So my morning paper said that yesterday (Monday) the AARP had set up a teleconference on health care for my Congressman. Since I am a member and knew nothing about it I called AARP to ask why.
After a bit the young lady on the phone bank said that it had been for 40,000 people in the district selected by random within the 50 to 64 age group.
That, of course, is age discrimination. I expect that from corporations looking to hire someone. I did not expect it from an organization I am a member of and is supposed to be looking out for my interests.
And the unstated reason is obvious. AARP wants one of the Obama planS to pass so they stacked the conference to keep out people on Medicare as Medicare clients have been the most vocal opponents of the bill because we see that taking $4 billion out of Medicare and reducing payments to Doctors and hospitals will reduce services and reduced services will lead to rationing as surely as night follows day.
And why does AARP want one of Obama's planS to pass? Because they want to sell the insurance that the voter will be mandated to buy. A market of some 46 million people.
Always follow the money when you want the truth.
Bump and update. My daughter tells me that yesterday around 7PM a call came in from the AARP but things were so screwed up on how to ask a question she hung up. (I wasn't home and she forgot to mention it.)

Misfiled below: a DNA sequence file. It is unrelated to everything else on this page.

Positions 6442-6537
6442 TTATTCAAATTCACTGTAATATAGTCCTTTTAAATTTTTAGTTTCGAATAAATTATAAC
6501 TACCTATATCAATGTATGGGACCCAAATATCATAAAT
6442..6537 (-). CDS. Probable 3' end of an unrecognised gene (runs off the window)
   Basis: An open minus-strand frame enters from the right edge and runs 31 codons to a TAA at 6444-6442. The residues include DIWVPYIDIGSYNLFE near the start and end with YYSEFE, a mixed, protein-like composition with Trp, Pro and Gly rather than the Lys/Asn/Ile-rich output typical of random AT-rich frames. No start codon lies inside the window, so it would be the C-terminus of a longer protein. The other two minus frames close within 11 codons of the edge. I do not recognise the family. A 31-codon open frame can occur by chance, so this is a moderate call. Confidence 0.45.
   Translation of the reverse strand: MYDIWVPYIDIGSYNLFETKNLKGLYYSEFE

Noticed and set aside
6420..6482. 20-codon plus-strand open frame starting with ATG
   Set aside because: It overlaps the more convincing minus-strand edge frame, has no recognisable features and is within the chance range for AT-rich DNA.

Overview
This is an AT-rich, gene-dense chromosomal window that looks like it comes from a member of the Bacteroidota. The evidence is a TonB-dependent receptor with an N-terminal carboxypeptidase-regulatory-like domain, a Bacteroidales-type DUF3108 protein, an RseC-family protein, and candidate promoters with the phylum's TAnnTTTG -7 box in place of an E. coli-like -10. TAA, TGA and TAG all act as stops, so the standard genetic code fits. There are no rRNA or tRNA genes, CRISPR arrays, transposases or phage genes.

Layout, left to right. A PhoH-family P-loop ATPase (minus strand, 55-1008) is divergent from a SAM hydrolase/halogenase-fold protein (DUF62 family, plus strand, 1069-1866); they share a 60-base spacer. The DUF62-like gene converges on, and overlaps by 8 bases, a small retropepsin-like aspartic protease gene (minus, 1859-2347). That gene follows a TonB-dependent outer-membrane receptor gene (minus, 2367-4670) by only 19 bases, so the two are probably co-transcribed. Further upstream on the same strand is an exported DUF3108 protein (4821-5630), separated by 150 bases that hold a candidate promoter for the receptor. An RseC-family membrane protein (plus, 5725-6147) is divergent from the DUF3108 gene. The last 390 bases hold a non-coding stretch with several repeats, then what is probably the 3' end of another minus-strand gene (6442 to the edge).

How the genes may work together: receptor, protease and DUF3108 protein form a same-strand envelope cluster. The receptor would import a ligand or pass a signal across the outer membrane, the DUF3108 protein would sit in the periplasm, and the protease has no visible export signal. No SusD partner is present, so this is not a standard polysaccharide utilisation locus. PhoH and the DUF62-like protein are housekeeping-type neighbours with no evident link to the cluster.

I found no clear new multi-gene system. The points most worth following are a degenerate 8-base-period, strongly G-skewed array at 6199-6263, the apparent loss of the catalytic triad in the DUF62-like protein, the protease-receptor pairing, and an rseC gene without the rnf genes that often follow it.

So the question is, since I am not between 50 and 64 and since my daughter is not either, why was I told that was the selection criteria?
Or does this just prove that being incapable of following the plan excuses you from coming up with the plan?
Tuesday, August 18, 2009
So far I have frozen about 10 meals and think I can get 10 more. That will be one or two a month until the 2010 crop comes in, that is assuming Global Warming doesn't delay the crop with unseasonably cold weather as it did this spring..
It will produce until frost but I will need a step ladder for the last of the crop.
All the cook has to do is dump the pre-breaded okra into the frying pan, stir everynow and then for even browning, lift out, drain and serve. Especially good on a cold winter day.
Of course I might need to advise the police in advance of what I am growing.
I thought you might like this story. My grandparents are transplanted Oakies. They moved to Modesto, CA in 1950. My grandpa as long as I can remember has had at least an acre of okra. Right after thay moved to Modesto my grandfather woke up one morning to find several Sheriff's officers tromping through the okra and stepping on the watermelon. He went out to see what was up. The Sheriff was convinced that my grandpa was growing pot in his garden and had never heard of, let alone seen okra. It took a couple cups of coffee and a few of last years pickled okras to send this law officer on his way. He later became a close friend of the family. Much like everyone who has ever crossed paths with grandpa. It just isn't summer without okra.
A California sherrif who didn't know what pot looked like? Well, that's the story and they are sticking to it.